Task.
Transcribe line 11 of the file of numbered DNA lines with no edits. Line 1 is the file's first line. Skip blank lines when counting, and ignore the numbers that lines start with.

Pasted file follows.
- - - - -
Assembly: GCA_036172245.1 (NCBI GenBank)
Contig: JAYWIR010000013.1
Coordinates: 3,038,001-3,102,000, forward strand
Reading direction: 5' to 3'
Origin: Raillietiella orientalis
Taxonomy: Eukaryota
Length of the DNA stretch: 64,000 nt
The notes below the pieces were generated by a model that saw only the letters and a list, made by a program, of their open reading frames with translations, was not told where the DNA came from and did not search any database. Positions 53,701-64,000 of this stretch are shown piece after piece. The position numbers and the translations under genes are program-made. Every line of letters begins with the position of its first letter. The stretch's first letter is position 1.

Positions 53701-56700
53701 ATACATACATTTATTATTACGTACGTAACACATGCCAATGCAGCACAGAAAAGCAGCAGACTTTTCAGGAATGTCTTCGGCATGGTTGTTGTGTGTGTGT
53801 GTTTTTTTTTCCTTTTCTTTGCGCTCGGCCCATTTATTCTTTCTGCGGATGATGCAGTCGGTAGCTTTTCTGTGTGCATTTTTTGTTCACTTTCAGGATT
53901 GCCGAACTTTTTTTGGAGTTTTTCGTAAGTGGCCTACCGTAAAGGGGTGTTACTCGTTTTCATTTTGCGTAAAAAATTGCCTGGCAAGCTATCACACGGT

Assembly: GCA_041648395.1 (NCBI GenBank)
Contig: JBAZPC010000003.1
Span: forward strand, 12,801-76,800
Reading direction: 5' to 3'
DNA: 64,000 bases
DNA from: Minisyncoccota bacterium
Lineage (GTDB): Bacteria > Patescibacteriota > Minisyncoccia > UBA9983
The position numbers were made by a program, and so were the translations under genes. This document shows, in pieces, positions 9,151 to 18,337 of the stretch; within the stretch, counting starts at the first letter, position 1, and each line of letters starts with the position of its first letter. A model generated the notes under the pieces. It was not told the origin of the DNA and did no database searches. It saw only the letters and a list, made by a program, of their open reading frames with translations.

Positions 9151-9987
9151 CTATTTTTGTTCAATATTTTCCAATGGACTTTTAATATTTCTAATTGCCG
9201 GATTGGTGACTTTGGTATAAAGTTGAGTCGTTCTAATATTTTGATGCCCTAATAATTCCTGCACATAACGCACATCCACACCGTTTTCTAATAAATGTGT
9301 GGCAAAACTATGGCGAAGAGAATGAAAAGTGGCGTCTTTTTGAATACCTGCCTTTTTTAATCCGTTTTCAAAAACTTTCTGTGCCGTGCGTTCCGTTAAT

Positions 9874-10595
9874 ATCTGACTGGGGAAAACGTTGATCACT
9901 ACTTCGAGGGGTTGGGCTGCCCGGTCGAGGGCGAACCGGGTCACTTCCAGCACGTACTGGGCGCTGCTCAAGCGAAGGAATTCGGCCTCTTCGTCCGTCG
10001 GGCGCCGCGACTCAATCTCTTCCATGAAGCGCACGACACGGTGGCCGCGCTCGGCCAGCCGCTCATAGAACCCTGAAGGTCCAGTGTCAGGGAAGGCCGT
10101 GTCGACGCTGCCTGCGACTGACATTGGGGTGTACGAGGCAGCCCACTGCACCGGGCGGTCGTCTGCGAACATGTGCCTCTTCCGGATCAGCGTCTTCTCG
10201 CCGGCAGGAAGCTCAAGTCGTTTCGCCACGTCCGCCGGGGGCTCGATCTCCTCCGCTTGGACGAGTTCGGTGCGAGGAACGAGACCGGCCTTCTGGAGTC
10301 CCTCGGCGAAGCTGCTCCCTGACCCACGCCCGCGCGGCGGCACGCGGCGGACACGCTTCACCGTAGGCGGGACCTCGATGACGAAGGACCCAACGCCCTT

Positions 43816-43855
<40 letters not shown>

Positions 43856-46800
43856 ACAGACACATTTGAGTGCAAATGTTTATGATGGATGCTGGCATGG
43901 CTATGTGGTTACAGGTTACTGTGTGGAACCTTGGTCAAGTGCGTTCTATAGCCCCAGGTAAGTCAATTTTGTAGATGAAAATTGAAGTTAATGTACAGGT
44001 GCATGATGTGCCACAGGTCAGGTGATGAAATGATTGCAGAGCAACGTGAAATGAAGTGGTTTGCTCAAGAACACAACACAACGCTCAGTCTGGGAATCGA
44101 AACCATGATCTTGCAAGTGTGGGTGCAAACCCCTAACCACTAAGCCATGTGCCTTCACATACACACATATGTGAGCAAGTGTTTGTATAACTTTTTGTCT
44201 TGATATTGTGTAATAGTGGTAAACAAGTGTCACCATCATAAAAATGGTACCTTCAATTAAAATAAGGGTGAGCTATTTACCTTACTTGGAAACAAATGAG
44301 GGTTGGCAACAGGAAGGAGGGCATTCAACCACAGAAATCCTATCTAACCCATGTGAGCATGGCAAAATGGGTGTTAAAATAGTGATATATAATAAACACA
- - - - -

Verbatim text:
53801 GTTTTTTTTTCCTTTTCTTTGCGCTCGGCCCATTTATTCTTTCTGCGGATGATGCAGTCGGTAGCTTTTCTGTGTGCATTTTTTGTTCACTTTCAGGATT